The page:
- If you really want to get fancy, set up an agreement with a friend to attack each other using minimal units. The goal here is to farm more resources out of attacking each other than the cost of what you're losing.
- Even better is to set up a Camp Treaty. I'm making that term up now. You heard it here first! A Camp Treaty is where you each agree to attack the other person but NOT repulse the other person from your island and more importantly, do not accept offers from other people to help repulse your friend off the island. Have you ever visisted a neighbour to see a red "attacker" that you can't interact with? That icon means that the person was attacked, but repulsed by another neighbour, but the island owner hasn't yet accepted the help. The catch is that the aggressor can still farm the defender every 4 hours until the defender agrees to accept help. You and your Camp Treaty partner are now camping each other's base and collecting free resources and Infamy every 4 hours without every having to spend action points.
- If you have a Camp Treaty, set it up as a 3x3 grid of whatever your treaty partner wants, usually Ore. If you set up 9 ore mines that means you're basically getting 45 ore every 4 hours for free.
- Additionally, you do not even need to finish the ore mines for your Camp Treaty. Just lay down the 3x3 grid of ore mine foundations - your attacker will get full benefit for attacking even placed foundations (in this way it cost you 0 energy to lay)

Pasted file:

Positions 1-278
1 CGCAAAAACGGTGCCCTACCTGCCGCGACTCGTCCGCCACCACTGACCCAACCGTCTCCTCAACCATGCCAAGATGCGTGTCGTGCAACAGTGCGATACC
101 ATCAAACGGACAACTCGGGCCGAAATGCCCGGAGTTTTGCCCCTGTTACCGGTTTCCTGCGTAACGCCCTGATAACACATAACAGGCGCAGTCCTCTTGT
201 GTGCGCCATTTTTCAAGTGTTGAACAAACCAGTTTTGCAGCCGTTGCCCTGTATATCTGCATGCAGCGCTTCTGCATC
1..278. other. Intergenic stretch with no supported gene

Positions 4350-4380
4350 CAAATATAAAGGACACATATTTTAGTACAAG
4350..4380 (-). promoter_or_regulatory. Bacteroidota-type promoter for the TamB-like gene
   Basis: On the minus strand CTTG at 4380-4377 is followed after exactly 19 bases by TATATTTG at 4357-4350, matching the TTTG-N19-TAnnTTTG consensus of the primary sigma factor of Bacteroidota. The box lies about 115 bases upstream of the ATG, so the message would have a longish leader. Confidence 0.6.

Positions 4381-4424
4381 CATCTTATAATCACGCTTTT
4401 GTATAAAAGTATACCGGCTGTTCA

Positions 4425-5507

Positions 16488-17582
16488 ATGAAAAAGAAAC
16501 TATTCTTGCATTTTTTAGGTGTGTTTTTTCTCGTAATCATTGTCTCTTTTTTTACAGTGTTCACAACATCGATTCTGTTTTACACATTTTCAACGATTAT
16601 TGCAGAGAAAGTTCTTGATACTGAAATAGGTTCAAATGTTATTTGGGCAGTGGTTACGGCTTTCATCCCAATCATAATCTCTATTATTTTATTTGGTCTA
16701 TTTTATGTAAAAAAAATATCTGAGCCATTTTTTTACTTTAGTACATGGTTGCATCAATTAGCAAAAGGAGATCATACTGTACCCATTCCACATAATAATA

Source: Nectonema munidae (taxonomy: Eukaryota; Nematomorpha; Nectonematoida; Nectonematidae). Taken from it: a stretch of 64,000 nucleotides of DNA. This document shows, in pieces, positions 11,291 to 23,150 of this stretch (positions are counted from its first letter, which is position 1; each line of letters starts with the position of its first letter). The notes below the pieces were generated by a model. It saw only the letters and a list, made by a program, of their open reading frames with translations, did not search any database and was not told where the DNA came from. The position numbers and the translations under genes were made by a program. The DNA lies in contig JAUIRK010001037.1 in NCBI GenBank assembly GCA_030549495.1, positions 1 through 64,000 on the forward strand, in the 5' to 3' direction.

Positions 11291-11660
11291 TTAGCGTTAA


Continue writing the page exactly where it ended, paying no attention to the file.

- In combat, you don't want to match up unit counters exactly. For example, if your opponent has 4 paper and 1 rock, you do not want to play 4 scissors and 1 paper. You'd think that your units are exactly lined up to counter the enemy units, but this is actually suboptimal. The truth is that you already know you are going to win this battle, so your goal isn't to "win more", your goal is to minimize your losses. If you run with a 4 scissors and 1 paper loadout, then the opposing papers are going to choose your lone paper to attack. (Units tend to attack the enemy unit they have the most advantage against. Note that this isn't 100% of the time, but it's a rule of thumb). The likely outcome of such a battle is that you'll win but your paper will be dead. A better lineup is to run with 2 scissors and 3 paper. You attack the Rock with your paper early, and the most likely response is the enemy rock will attack your scissors. However, the damage will be divided roughly evenly between your two scissors units. You kill the rock before losing any units, then use your remaining 2 scissors to attack the 4 papers. The 4 papers will likely divide their damage evenly between your 3 paper, and because of your combat advantage you are likely to end the battle with 0 losses
Saturday, January 14, 2012
Empires and Allies tips
So I've been playing a lot of Empires & Allies lately. Here are some tips I've figured out: